2.  Work – This one can be tricky.  As an employee, you are paid to do certain tasks and, as such, have entered into an agreement of work with your employer.  Obviously, none of us want to piss off the person signing our checks. All communication regarding boundaries requires tact, and perhaps this is most evident in our work lives.  But if your work load has continuously increased with no compensation, perhaps there is a manager or someone you can go to about such concerns.  Or maybe you’ve been picking up more and more slack for a co-worker and you feel they’ve begun to take advantage of that.  There’s nothing wrong with finding a good moment to tell them how you feel and explain the limits to how much you are able to help them from now on.
  3.  Time – As you may have already realized, good boundaries are set in place as a form of protection.  They are not walls; they are not created to keep people out, but rather to ensure the enclosed space is both defined and respected.  I find that time is one of the areas my husband and I have to be most on guard to protect.  It’s like we could blink and – poof – four days in a row are filled with plans with little time for rest or each other.  So we carefully consider when we make social plans, how much we can volunteer, and how many different activities we can commit to.  This takes honesty about our wants and needs, as well as some hard-core prioritizing.  But I think protecting our time is well worth it.

 What areas of your life might need some better boundary building?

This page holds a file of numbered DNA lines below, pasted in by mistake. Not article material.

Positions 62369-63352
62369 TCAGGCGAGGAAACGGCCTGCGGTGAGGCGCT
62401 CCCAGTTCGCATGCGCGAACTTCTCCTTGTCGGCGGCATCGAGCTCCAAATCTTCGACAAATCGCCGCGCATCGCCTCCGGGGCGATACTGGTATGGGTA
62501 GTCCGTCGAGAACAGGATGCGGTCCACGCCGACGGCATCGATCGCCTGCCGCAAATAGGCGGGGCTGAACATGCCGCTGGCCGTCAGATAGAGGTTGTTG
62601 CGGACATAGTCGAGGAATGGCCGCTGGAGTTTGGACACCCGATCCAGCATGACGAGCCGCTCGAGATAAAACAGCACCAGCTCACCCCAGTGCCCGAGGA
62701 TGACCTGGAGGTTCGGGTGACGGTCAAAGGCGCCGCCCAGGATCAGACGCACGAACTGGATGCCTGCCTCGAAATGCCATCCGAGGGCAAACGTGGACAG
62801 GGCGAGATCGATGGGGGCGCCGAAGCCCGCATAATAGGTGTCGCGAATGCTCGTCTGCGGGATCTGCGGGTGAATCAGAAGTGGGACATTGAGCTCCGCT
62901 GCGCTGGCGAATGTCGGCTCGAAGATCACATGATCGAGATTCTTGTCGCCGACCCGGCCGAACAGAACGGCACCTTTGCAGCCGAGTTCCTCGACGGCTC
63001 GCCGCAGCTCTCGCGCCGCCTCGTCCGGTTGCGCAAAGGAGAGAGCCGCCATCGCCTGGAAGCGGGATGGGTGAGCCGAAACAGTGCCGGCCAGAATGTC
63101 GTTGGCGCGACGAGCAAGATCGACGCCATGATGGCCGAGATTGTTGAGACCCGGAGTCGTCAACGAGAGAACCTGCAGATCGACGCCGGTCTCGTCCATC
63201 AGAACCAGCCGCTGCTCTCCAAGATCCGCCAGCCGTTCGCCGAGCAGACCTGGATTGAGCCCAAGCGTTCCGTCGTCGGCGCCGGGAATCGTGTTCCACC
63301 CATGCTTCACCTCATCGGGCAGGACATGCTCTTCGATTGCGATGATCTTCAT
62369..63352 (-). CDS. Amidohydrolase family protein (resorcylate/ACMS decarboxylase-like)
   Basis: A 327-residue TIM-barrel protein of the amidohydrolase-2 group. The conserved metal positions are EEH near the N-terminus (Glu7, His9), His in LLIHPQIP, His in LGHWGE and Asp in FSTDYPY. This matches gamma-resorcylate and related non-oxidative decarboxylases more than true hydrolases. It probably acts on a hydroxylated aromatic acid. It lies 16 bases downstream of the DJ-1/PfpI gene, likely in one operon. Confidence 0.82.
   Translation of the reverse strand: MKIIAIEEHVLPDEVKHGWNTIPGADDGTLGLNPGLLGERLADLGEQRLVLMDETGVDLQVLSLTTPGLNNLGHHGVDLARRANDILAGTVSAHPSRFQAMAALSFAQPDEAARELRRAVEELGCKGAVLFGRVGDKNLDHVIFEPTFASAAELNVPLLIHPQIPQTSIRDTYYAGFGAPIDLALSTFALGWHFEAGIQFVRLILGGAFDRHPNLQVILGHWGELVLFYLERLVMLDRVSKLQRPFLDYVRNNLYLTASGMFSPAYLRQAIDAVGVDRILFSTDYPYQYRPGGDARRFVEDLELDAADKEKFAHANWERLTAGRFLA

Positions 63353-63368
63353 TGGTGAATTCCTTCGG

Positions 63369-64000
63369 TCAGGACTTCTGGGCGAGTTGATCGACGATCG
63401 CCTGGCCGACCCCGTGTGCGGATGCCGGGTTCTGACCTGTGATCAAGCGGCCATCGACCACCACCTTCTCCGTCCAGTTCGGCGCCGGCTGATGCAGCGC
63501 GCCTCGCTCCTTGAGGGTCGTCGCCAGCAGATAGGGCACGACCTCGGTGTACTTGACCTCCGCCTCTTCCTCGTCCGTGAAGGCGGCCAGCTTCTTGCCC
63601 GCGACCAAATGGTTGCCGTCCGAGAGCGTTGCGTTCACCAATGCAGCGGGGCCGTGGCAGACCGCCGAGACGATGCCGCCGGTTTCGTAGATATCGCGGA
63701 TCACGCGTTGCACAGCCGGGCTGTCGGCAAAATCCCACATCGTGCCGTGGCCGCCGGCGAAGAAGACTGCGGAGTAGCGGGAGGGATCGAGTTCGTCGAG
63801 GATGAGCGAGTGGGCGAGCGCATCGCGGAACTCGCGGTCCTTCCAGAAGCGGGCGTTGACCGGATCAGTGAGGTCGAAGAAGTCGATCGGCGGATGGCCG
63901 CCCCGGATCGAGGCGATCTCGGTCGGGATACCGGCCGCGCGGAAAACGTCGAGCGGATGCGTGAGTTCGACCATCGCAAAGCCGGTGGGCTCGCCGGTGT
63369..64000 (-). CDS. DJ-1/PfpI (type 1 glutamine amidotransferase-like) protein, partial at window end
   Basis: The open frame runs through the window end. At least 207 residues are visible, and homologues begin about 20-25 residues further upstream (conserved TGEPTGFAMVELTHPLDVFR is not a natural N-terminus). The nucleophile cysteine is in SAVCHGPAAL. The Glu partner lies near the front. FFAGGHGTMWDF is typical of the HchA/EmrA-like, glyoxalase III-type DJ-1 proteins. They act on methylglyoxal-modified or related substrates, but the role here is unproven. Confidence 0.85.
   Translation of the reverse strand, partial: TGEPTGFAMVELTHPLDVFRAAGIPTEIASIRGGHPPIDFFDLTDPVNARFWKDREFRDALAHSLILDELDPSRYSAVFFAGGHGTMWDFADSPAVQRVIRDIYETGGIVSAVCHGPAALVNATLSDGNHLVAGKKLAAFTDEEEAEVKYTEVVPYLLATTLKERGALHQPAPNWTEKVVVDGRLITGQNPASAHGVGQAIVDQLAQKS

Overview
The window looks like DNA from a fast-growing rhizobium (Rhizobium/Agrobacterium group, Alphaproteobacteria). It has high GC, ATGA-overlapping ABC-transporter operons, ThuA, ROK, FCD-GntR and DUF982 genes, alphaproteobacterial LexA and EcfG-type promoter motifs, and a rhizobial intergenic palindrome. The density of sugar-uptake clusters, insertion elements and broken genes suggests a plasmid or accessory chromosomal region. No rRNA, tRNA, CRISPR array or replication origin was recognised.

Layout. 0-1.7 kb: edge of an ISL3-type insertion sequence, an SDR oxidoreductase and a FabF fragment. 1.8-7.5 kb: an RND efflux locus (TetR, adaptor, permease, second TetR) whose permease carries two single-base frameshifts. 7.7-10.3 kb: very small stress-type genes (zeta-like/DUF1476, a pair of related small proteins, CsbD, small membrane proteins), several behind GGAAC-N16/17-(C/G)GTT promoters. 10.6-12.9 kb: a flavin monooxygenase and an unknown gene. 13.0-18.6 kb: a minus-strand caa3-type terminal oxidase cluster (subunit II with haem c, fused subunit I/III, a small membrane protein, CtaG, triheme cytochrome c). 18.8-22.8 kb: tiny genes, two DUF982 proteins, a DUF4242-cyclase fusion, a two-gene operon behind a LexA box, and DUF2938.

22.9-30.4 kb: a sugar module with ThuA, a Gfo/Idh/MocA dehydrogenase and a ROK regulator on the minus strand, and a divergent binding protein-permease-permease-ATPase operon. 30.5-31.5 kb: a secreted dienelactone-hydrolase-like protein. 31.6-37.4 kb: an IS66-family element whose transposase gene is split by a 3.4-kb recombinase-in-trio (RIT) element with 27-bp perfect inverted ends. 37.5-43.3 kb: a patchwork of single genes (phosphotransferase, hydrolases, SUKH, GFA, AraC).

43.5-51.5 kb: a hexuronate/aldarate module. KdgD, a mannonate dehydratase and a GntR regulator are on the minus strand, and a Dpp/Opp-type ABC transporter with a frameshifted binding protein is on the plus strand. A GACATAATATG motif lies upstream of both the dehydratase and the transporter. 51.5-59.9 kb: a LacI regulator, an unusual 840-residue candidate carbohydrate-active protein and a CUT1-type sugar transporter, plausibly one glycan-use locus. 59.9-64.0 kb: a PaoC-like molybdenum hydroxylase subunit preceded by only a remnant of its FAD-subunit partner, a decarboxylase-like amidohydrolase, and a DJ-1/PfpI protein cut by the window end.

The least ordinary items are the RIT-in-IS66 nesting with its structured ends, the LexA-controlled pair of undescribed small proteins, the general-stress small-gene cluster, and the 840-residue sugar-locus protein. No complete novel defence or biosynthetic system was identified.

Hi! Thanks for stopping in. I’m a first-time blogger (though life-long writer) who is looking for a way to use up some extra creative energy I have jostling about within me. After daydreaming more times than I can count of quitting my office job and pursuing my dream of (depending on the day and my mood, insert yoga instructor, holistic healer, home elder companion, non-profit position, Etsy creator, or author here), I decided I really need more creative expression in my life. And I don’t think quitting my job is the solution – though a girl can certainly dream.

I have a lot of interests, so while this blog may seem to be a bit all over the place, I hope everything I share can be applied to better living – and loving – life . I predict topics spanning from going green & eating healthy to racial reconciliation & various social justice issues to relationships & organization to travelling and…well, you get the picture. I don’t see a reason to limit this space to one topic when that is not really how most people work. I’m a messy collaboration of passions, sure, but I’d rather be that than have no passions at all!

So, here’s a little about me: I’m in my twenties and am very happy with my life. I am married to my best friend (yeah, yeah – corny, I know) who is the most delightful combination of loving, smart, & goofy. We have many wonderful relationships with family members and friends, live in Detroit, and love to volunteer both at church and in our community. I’ve been known to over-organize and make massive lists and also to blow off my to-do’s to venture into Netflix land (except for Wednesdays, which is currently ‘no TV day’).

Life is a crazy journey, and I feel so grateful for where I’m at on this winding path – where are you?